your outlandish claims?

Other logical fallacies it may be useful to all educators to be aware of
are listed at:

http://www.assiniboinec.mb.ca/user/downes/fallacy/pop.htm

Best,
Carol Barton
Department of English
Averett College - Northern Virginia Campus
Vienna, Virginia

Si hoc legere scis, nimium eruditionis habes

[2]-----------------------------------------------------------------
From:           Sean Lawrence <
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Date:           Thursday, 25 Jun 1998 09:32:37 -0700
Subject: 9.0588  Re: Various Hamlet Postings
Comment:        Re: SHK 9.0588  Re: Various Hamlet Postings

Bill writes:

> May I pursue this a bit further?  Do you think that when Professors of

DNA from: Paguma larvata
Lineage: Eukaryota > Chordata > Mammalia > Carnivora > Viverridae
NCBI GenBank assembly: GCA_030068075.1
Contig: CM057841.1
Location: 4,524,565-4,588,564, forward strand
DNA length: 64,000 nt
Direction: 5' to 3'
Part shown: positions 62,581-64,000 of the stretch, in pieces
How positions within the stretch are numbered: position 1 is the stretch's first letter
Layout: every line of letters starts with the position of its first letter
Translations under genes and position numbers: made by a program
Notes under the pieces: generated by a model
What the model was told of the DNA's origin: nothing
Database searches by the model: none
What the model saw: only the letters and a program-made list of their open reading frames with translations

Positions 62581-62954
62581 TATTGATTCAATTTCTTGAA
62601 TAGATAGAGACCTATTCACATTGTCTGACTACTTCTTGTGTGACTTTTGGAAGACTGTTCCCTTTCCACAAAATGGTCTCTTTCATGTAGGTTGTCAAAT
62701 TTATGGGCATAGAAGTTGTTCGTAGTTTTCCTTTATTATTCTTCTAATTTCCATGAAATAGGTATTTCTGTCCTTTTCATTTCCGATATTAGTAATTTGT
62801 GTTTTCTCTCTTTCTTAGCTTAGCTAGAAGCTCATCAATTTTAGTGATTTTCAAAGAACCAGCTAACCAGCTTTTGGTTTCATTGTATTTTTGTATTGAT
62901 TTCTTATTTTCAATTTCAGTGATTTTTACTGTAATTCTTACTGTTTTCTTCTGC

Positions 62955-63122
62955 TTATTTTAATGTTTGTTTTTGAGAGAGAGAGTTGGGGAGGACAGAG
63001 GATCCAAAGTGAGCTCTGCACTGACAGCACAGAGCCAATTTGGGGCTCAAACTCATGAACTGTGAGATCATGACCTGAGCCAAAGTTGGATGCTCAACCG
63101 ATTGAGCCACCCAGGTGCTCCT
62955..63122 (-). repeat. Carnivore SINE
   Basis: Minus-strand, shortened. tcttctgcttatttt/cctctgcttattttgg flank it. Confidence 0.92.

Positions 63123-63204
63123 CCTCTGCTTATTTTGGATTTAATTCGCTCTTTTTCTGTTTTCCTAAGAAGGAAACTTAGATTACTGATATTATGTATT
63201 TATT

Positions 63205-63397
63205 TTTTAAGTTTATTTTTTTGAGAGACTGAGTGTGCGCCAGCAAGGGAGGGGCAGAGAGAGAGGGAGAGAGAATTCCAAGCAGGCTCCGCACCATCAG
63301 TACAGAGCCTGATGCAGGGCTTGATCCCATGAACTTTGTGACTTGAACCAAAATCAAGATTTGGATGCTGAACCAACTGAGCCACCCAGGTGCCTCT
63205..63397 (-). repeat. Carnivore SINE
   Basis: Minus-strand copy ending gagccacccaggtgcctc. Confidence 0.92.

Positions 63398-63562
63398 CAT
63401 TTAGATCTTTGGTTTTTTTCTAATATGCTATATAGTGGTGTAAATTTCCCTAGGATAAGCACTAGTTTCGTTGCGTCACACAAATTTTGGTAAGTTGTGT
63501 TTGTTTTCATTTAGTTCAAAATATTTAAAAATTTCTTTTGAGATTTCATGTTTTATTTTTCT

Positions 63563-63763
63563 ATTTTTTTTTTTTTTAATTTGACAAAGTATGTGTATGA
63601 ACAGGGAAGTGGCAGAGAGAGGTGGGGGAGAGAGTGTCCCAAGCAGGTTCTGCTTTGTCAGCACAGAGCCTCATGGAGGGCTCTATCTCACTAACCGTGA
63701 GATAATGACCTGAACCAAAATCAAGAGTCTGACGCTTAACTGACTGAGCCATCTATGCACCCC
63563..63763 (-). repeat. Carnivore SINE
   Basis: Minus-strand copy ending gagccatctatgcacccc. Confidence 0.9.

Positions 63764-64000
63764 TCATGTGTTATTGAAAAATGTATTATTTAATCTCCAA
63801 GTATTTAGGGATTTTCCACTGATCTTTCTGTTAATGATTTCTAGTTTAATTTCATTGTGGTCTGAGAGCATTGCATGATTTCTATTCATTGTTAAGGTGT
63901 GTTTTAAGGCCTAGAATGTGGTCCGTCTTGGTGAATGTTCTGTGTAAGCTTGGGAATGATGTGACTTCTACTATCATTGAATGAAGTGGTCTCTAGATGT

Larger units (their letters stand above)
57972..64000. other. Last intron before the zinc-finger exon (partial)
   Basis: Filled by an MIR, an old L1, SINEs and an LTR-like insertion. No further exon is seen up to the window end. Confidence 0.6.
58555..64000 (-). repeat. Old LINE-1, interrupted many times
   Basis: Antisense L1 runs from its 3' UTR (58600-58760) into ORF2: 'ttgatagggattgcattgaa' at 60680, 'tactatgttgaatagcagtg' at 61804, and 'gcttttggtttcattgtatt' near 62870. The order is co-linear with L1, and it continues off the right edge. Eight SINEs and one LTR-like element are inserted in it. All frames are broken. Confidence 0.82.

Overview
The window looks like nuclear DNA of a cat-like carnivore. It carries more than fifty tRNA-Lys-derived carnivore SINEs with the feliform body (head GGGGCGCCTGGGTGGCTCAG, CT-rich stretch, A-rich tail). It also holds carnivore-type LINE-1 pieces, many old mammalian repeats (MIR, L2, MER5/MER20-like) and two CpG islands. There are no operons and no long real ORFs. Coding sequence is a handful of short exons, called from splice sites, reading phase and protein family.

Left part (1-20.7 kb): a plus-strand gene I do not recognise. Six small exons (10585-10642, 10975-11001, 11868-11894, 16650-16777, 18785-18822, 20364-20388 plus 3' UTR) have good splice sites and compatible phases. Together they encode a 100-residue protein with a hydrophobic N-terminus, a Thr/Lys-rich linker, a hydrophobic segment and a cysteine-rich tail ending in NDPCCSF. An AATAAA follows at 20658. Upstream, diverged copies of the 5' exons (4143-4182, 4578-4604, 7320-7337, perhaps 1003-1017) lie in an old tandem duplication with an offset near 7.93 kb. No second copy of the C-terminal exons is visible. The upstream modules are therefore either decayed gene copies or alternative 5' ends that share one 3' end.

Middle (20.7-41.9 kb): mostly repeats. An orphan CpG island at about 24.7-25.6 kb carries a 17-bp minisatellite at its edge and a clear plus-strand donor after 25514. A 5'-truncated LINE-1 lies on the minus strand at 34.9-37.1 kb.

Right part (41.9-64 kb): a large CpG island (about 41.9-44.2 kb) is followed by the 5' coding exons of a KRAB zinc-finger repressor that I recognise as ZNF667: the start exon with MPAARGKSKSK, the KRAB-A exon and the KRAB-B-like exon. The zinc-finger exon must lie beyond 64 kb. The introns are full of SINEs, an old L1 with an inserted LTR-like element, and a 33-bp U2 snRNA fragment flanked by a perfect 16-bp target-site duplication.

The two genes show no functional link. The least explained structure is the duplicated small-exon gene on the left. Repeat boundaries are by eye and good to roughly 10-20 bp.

> English use "situated" rather than "placed," they are consciously
> referring to Heidegger's "historicity of Dasein"?

If only.  No, I don't think that English profs are generally so
conscious of the philosophical baggage their terms carry.

Cheers,
Sean.

[3]-----------------------------------------------------------------
From:           Ed Taft <
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Date:           Thursday, 25 Jun 1998 12:02:12 -0500 (EST)
Subject:        Various Hamlet Postings

Having been away for a while, I was glad to read Carol Barton's fine
comments of about a week ago. Let me respond to two of the points she
makes. First, I agree that we seem now to be moving out of the binary
mode imposed by Enlightenment philosophy, but I think that the play
imposes its own binary that still remains a mystery to be solved. I
would suggest that the opposition between what Hamlet thinks and what he
does is one major piece of evidence in this regard. For example, in "To
be, or not to be," which seems to come out of nowhere, Hamlet seems to
conclude that he will bear the ills he has and not act to correct them.
But right after-wards (in the nunnery scene), Hamlet seems to be telling
Ophelia to "get out of Dodge," apparently because he *will* be taking